5771 Kol Nidrei Day Sermon by Rabbi Julie Greenberg
Long ago in a small eastern European shtetl there lived a Jew named Yankel. Month after month he eked out a meager living, earning barely enough to keep his family alive. Frustrated by his poverty, Yankel began to dream of a richer, fuller life.
So he started asking friends for suggestions on how he could find a decent occupation that would fulfill his dreams. Soon a consensus developed. Mead is not only a fine drink, claimed his friends, but a great way to make a living. After all, isn't mead served at every bar mitzvah, wedding and festive event? With such a market for spirits, who could go wrong?
So Yankel began to learn all he could about mead. He inquired of the local innkeepers, he read what he could and day after day he practiced the distilling arts. Finally he was ready to try his mead recipe on his friends.
He gathered them around, poured them each a glass and invited them to drink to his success. But to his dismay, looking around the room all he saw were strained faces showing distaste with the brew. He lifted his own mug and realized that it tasted flat, almost bitter.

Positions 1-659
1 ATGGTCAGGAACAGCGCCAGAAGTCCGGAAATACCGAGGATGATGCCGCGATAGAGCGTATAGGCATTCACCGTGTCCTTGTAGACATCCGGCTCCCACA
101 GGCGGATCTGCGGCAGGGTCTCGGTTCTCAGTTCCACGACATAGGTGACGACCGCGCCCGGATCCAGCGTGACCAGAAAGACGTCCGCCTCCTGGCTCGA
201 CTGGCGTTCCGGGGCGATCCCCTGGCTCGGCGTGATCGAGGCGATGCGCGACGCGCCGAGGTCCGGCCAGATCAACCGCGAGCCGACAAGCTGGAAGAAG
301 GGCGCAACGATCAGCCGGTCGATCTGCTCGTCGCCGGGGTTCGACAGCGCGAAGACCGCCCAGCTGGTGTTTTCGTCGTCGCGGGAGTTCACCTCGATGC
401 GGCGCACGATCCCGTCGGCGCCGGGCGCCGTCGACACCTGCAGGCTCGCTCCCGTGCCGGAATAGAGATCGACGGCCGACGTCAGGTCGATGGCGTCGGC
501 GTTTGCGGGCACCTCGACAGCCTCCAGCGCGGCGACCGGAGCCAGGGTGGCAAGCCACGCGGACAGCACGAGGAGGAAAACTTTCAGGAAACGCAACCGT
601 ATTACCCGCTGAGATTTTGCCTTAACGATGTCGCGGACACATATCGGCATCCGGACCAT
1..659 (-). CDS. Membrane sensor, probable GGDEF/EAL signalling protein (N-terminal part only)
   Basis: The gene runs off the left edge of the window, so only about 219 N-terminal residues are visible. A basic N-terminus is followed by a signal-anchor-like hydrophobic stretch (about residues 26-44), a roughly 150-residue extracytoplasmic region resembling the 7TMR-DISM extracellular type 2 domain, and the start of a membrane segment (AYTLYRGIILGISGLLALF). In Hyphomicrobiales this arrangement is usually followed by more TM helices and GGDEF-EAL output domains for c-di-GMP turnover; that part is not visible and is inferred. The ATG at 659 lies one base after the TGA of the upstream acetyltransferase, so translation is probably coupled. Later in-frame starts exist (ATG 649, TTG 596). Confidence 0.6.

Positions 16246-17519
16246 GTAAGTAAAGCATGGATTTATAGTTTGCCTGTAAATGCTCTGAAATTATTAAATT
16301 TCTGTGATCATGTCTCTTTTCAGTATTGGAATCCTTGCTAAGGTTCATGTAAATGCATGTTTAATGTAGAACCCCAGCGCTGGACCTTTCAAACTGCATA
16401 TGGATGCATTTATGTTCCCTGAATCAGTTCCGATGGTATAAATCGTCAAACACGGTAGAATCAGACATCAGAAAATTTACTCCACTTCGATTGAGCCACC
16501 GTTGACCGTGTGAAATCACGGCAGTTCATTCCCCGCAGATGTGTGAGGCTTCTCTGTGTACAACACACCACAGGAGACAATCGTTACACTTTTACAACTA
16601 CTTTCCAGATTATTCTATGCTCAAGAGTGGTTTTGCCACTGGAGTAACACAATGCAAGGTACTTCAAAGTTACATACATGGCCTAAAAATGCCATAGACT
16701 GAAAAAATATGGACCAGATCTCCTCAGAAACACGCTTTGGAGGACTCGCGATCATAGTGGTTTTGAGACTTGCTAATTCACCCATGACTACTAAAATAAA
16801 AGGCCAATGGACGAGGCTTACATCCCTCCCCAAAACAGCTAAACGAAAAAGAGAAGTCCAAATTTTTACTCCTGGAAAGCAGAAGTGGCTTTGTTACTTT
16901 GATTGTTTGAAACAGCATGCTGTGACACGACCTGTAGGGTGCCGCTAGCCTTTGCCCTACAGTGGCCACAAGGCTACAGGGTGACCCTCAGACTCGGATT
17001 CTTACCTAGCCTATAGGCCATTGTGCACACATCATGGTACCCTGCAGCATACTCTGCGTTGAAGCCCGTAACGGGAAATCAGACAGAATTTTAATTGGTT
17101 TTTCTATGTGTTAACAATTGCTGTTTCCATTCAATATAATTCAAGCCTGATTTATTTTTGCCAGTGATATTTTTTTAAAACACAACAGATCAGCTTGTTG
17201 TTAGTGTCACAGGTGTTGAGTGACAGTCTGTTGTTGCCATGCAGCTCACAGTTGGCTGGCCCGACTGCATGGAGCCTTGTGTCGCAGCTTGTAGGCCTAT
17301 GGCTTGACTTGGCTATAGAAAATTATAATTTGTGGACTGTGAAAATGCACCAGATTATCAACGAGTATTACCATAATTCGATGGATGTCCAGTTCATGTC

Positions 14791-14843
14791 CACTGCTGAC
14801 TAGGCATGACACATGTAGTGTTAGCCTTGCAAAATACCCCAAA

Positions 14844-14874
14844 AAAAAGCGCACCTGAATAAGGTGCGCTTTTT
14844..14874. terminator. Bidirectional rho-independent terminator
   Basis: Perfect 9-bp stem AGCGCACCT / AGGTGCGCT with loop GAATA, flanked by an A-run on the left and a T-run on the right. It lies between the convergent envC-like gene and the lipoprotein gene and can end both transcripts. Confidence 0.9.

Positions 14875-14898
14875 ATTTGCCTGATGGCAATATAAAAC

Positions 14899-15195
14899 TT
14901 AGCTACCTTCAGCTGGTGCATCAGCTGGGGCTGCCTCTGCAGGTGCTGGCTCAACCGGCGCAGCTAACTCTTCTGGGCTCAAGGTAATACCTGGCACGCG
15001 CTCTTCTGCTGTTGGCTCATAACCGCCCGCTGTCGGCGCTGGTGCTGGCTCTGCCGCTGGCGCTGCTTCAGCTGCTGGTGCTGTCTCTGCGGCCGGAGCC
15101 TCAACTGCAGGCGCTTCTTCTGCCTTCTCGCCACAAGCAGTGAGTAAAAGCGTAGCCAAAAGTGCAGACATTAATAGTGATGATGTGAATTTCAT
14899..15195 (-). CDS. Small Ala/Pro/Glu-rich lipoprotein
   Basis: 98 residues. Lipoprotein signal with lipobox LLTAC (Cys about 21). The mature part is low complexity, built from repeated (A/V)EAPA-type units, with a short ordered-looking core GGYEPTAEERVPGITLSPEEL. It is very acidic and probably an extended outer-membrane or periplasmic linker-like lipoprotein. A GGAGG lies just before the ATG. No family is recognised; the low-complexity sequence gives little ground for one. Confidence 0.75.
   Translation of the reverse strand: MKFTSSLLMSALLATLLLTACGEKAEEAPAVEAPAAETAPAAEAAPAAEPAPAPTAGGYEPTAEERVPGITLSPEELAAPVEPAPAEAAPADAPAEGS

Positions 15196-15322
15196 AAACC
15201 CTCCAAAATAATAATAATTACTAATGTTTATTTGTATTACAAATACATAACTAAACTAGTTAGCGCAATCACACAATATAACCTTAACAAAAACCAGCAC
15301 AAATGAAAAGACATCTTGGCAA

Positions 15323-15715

Dejected, but not defeated, Yankel tried week after week to make a pleasing brew but every week he met with his friends' polite distaste. Yankel knew that in the big city of Kiev there was a great brew master whose reputation was known far and wide. Yankel decided to make the journey to the great city for a consultation.
Over the course of several days Yankel reviewed the ingredients and procedures with the brewer.
Finally the brewer said, "Well, I'm not sure what the problem is."
"Do you mean I came all this way for nothing?" Yankel cried.
"I'm sorry, " said the brewer and gave Yankel a parting gift of a small jar of honey. "You probably have this at home, but I give it to you anyway for your mead."
Immediately, Yankel realized why he had been led to Kiev. He thanked the brew master, packed his belongings and headed home. No sooner did he arrive than he began to root through his own pantry. There on a low shelf, overlooked, was a small jar of honey. Yankel scooped up the jar and rushed off to make a fresh batch of mead.
When the spirits were ready, Yankel again summoned his friends. This time smiles and approval came forth as Yankel and company drained their mugs. From that day forward Yankel's mead delighted his customers far and wide and became the livelihood for himself and his family.
(Based on Brewing Spirits: A Hassidic Tale in Show Me Your Ways, Rabbi Howard Addison)
When first hearing this Hassidic tale you might be struck by the simplicity of the message: in the midst of our need, the ingredients for fulfillment are right at hand. Sweetness is no further away than our own pantry.